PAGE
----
This was my experience in seminary as well. Of the students who I knew in seminary, very very few of them are planning to take part in “ministry” the way it’s traditionally defined. (However, all of them are heavily involved in ministering to – serving – others in Jesus’ name.)

So, there ya go… titles, jogging, and seminary.

I’d love to hear your thoughts on one, two, or all three of these subjects.


8 Comments

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  1. 3-8-2013

    A thought about topic number 2. While I understand in our US culture, for the most part folks connect with other folks in the course of daily life. However, looking back in time, obviously if you were a shepherd minding a flock…that would not be the case. Gathering together would not necessary be something you scheduled into your week or month during certain seasons. Also there are those who through no fault of their own are isolated from others through illness and disease, even age or occupation…the Christian pastor in prison in Iran right now. So I have to defend in measure the importance of our very personal relationship with our Lord. I think it is not to be dismissed as inferior to the collective experience. Jesus left the 99 and went looking for the one lost sheep. He carried that sheep back to the fold no doubt, however, there are seasons of personal relationship with our Lord that play a very important role in our overall health and relationship to the body of Christ.

  2. 3-8-2013

    Great topics. Have not perused the entire website. Do you have blog or topic as to Biblical Discipleship in NT and today’s view/model? Or something along the lines of… What does biblical discipleship look like in the NT as compared to our view now.

  3. 3-8-2013

    Thanks for the shout out.

  4. 3-11-2013

    Rita,

    While I don’t know him personally, I’m guessing that the Iranian pastor in prison would admit that he’s missing something by not being able to spend time with other believers. Yes, there are extreme cases in which believers are forced into isolation. Today, though, these cases are even more rare.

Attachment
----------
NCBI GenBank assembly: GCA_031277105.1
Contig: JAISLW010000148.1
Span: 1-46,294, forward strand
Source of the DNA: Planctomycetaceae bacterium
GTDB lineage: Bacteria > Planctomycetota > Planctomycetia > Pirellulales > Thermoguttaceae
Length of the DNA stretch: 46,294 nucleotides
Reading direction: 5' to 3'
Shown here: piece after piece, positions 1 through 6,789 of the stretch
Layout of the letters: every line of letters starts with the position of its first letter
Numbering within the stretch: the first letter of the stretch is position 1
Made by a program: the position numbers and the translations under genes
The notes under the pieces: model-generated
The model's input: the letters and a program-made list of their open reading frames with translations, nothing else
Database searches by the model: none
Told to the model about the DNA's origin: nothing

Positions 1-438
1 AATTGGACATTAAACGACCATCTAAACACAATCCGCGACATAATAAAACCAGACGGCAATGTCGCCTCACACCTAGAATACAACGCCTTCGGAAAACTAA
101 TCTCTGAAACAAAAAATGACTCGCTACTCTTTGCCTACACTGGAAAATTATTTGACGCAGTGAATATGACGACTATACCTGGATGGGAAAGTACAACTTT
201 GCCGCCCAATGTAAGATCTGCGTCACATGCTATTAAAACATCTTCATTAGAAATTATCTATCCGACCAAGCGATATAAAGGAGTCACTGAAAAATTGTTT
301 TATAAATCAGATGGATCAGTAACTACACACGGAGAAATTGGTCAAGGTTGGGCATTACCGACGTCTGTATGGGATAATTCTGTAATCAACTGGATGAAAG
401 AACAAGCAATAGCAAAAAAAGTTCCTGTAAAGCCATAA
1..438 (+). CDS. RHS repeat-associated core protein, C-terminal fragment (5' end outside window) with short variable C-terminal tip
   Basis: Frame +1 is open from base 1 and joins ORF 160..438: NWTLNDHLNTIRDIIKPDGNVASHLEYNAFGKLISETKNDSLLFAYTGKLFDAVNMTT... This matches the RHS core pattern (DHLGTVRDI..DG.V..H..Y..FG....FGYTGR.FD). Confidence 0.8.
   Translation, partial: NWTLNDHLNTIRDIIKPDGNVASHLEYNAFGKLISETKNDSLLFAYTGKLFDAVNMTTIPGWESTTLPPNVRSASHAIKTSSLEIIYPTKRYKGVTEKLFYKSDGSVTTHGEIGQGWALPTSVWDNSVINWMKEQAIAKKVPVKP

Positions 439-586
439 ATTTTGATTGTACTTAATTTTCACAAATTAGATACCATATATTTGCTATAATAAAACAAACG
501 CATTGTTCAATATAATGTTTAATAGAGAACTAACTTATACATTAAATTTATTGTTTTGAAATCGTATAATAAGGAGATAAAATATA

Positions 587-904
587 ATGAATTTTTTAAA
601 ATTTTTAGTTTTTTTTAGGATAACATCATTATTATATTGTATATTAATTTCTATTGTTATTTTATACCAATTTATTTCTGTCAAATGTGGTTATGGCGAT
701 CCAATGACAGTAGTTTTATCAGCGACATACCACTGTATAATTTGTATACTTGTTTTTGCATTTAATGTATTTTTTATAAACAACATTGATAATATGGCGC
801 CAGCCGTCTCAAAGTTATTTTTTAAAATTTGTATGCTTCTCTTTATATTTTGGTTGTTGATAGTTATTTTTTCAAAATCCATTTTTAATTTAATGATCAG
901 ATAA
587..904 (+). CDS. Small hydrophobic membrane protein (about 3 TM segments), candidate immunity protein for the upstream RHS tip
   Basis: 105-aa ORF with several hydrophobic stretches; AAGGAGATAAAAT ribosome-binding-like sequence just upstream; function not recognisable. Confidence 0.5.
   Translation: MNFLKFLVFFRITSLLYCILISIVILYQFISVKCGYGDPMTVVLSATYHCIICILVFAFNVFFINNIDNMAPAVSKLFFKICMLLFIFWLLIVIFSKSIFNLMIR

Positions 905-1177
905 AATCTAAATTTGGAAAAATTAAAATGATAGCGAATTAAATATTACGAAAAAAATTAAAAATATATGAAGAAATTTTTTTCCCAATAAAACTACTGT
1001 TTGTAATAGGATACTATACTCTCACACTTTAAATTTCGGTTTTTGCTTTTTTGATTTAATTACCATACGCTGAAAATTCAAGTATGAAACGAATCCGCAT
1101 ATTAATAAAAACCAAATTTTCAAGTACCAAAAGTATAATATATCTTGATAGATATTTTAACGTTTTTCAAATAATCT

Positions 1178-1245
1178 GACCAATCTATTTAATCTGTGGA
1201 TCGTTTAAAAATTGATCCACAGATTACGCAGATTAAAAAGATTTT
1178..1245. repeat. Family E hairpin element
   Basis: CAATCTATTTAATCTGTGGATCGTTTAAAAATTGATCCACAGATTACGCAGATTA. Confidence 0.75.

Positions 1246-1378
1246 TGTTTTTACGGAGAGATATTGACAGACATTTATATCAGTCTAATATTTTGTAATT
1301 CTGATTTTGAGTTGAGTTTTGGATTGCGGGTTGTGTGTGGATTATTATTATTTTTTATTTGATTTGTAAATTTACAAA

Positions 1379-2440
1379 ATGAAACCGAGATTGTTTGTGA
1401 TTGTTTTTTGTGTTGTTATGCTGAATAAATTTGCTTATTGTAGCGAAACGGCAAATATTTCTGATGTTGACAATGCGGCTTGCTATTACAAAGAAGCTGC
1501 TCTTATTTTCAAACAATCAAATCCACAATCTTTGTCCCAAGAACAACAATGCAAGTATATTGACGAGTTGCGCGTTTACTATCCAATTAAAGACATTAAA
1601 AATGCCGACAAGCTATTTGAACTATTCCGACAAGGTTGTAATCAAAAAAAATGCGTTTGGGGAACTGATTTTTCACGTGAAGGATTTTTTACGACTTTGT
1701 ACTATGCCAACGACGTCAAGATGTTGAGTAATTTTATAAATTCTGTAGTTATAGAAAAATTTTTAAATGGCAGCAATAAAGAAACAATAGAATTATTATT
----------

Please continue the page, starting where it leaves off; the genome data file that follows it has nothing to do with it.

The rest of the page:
Vince,

    I’ve written several posts on discipleship. In short, I think discipleship is helping one another follow Jesus. In the NT, discipleship is more mutual (one another), more relational, and more personal that we often see it demonstrated today.

    Gibby,

    Thanks for the great post!

    -Alan

  5. 3-11-2013

    Thanks Alan. I feel the same way. Why do you think it is not demonstrated today as it really should be? I find at times… our priorities are mixed up. Yet, do you have more specific thoughts on this? I think this is a great topic of discussion for today’s church.

  6. 3-11-2013

    Vince,

    I don’t know. I know there was a move in the 1600s toward relational discipleship, but the Magisterial Reformers opposed them (physically and to the death), and continued the practice of the priesthood of the few educated vocational ministers. This is the basis of much that we call discipleship today.

    -Alan

  7. 3-11-2013

    Wow! Intense and ouch! Thanks.

  8. 3-11-2013

    Actually, would it not be cool to start or build a network around ‘building disciples’. I would not know where or how to begin? On top of that my family and I just moved to Rock Hill, SC.